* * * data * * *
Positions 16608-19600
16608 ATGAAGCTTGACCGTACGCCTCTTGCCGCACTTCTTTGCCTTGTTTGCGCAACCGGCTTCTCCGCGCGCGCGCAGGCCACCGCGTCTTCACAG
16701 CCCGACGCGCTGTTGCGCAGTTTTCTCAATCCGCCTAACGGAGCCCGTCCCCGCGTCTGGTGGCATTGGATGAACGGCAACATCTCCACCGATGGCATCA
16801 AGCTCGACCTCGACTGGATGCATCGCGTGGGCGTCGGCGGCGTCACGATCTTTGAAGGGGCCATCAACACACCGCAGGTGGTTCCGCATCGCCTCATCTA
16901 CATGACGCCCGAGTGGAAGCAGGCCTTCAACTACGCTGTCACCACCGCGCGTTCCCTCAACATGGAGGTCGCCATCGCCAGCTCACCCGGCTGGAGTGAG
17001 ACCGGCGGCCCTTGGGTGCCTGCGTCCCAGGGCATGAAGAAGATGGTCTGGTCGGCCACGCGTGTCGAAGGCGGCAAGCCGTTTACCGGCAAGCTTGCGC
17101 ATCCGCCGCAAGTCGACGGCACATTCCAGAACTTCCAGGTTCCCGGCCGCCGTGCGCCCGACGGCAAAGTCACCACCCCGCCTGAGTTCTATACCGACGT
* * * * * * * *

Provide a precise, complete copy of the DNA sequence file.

Positions 16608-19600
16608 ATGAAGCTTGACCGTACGCCTCTTGCCGCACTTCTTTGCCTTGTTTGCGCAACCGGCTTCTCCGCGCGCGCGCAGGCCACCGCGTCTTCACAG
16701 CCCGACGCGCTGTTGCGCAGTTTTCTCAATCCGCCTAACGGAGCCCGTCCCCGCGTCTGGTGGCATTGGATGAACGGCAACATCTCCACCGATGGCATCA
16801 AGCTCGACCTCGACTGGATGCATCGCGTGGGCGTCGGCGGCGTCACGATCTTTGAAGGGGCCATCAACACACCGCAGGTGGTTCCGCATCGCCTCATCTA
16901 CATGACGCCCGAGTGGAAGCAGGCCTTCAACTACGCTGTCACCACCGCGCGTTCCCTCAACATGGAGGTCGCCATCGCCAGCTCACCCGGCTGGAGTGAG
17001 ACCGGCGGCCCTTGGGTGCCTGCGTCCCAGGGCATGAAGAAGATGGTCTGGTCGGCCACGCGTGTCGAAGGCGGCAAGCCGTTTACCGGCAAGCTTGCGC
17101 ATCCGCCGCAAGTCGACGGCACATTCCAGAACTTCCAGGTTCCCGGCCGCCGTGCGCCCGACGGCAAAGTCACCACCCCGCCTGAGTTCTATACCGACGT